How did the economic and social impact of World War II alter American society between 1939 and 1965 with regard to:

women’s status
middle class lifestyle




...When the defense program began and billions of the taxpayers' money were appropriated for guns, ships, tanks, and bombs, Negroes presented themselves for work only to be given the cold shoulder. North as well as South, and despite their qualifications, Negroes were denied skilled employment. Not until their wrath and indignation took the form of a proposed protest march on Washington, scheduled for July 1, 1941, did things begin to move in the form of defense jobs for Negroes.

Source:  A. Philip Randolph States Black Goals, 1942.




In recent years an average of about 1,200,000 Americans moved to the suburbs every year. Suburbia's population, by Fortune's count, numbered about 30 million in 1953 and has grown by about one-half since 1947....

What is more, Suburbia is the exemplification of the new and growing moneyed middle class, which Fortune described as a market that seems bound, sooner or later, to become the American market....

The middle-class Suburbia, rapidly growing larger and more affluent, is developing a way of life that seems eventually bound to become dominant in America....

Source:  Fortune Magazine, 1955.




            I do know one thing, this place was very segregated when I first come here. Oh, Los Angeles, you just couldn't go and sit down like you do now. You had certain places you went. You had to more or less stick to the restaurants and hotels where black people were. It wasn't until the war that it really opened up. 'Cause when I come out here it was awful, just like bein' in the South....

             The war helped some people because they come back, they took trades, learned to do things. My brother come back and now he is very successful. I think the army really made a man out of him. He works at Rockwell in the missile department and he's a supervisor. He wouldn't have known what to do if he hadn't gone in the army....

             They didn't mix the white and black in the war. But now it gives you a kind of independence because they felt that we gone off and fought, we should be equal. Everything started openin' up for us. We got a chance to go places we had never been able to go before....

Source:  Opportunities for Women and Blacks, ca. 1942-1945.




U.S. Statutes at Large (78th Cong., 2nd Sess., p. 284-301)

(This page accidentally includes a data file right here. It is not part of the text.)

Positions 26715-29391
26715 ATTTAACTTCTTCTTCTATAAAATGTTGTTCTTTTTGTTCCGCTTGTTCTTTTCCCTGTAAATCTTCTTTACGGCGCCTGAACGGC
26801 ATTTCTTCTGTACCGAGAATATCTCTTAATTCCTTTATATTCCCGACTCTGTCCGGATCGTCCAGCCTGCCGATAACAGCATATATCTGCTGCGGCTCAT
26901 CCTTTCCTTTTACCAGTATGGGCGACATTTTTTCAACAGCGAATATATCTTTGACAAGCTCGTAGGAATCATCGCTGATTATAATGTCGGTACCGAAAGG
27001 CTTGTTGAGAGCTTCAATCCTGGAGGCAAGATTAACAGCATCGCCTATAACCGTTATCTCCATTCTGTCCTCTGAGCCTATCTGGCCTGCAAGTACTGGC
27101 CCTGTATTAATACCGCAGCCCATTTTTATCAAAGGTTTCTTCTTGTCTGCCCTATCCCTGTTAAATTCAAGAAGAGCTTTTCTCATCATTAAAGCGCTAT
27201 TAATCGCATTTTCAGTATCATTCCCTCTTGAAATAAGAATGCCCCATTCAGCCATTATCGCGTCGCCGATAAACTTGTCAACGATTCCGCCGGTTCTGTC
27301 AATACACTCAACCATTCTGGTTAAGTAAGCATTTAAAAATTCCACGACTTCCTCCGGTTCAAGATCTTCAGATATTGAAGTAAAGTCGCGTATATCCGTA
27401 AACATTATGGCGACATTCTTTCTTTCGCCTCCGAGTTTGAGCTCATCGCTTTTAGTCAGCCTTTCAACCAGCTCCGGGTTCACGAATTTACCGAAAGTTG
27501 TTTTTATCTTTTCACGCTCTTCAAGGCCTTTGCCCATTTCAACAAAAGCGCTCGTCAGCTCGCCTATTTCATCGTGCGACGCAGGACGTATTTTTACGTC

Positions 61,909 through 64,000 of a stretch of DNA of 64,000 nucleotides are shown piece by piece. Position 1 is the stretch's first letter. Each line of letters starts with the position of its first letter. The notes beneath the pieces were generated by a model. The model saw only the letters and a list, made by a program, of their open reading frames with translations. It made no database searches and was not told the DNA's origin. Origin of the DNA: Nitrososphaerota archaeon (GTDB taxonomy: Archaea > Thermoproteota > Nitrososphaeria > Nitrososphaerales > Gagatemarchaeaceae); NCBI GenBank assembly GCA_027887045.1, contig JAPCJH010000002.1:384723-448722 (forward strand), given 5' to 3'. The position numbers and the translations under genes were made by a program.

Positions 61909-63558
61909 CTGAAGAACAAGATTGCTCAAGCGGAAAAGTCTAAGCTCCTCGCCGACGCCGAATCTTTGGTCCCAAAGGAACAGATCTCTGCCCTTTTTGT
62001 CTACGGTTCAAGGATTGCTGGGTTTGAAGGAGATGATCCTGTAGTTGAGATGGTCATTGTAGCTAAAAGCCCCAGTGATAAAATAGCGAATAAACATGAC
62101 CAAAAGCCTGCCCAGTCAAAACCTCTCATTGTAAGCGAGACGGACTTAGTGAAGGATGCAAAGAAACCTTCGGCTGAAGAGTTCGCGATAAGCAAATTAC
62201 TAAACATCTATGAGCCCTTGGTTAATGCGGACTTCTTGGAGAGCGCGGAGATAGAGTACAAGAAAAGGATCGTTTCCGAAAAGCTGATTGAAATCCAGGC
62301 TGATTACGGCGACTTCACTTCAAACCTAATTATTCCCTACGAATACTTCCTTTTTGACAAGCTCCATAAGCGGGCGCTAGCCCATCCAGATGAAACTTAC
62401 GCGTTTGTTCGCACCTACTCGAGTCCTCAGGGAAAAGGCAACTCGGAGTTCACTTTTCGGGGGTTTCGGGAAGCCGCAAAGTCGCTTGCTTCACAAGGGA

To provide Federal Government aid for the readjustment in civilian life of returning World War II veterans. 

Be it enacted by the Senate and House of Representatives of the United States of America in Congress assembled, That this Act may be cited as the ''Servicemen's Readjustment Act of 1944''.


1. Any person who served in the active military or naval service on or after September 16, 1940, and prior to the termination of the present war,... shall be eligible for and entitled to receive education or training under this part....


Chapter V-General Provisions for Loans

Purchase or Construction of Homes  

Sec. 501. (a) Any application made by a veteran under this title for the guaranty of a loan to be used in purchasing residential property or in constructing a dwelling on unimproved property owned by him to be occupied as his home may be approved by the Administrator of Veterans' Affairs ....

Source:  GI Bill of Rights, 1944.




             There was one good thing came out of it. I had friends whose mothers went to work in factories. For the first time in their lives, they worked outside the home. They realized that they were capable of doing something more than cook a meal....

             But even here we were sold a bill of goods. They were hammering away that the woman who went to work did it temporarily to help her man, and when he came back, he took her job and she cheerfully leaped back to the home....

             I think a lot of women said, S---w that noise. 'Cause they had a taste of freedom, they had a taste of making their own money, a taste of spending their own money, making their own decisions. I think the beginning of the women's movement had its seeds right there in World War Two....

Source:  Dellie Hahne Recalls the War's Impact on Women's Attitudes, ca. 1945.




            It seems to me, it seems to me, that the Democratic party needs to make definite pledges of the kinds suggested in the minority report to maintain the trust and the confidence placed in it by the people of all races and all sections of this country.... 

            To those who say, to those who say that this civil-rights program is an infringement on states' rights, I say this: the time has arrived in America for the Democratic party to get out of the shadow of state's rights and walk forthrightly into the bright sunshine of human rights!... 

            ...I know that we can--I know that we shall--begin here the fuller and richer realization of that hope--that promise of a land where all men are truly free and equal, and each man uses his freedom and equality wisely and well.....

Source:  Hubert Humphrey, Speech on the Civil Right Plank, July 14, 1948.











DBQ Question created by:

Mr. Gordon Price Utz, Jr.
Stratford Senior High School
Houston, TX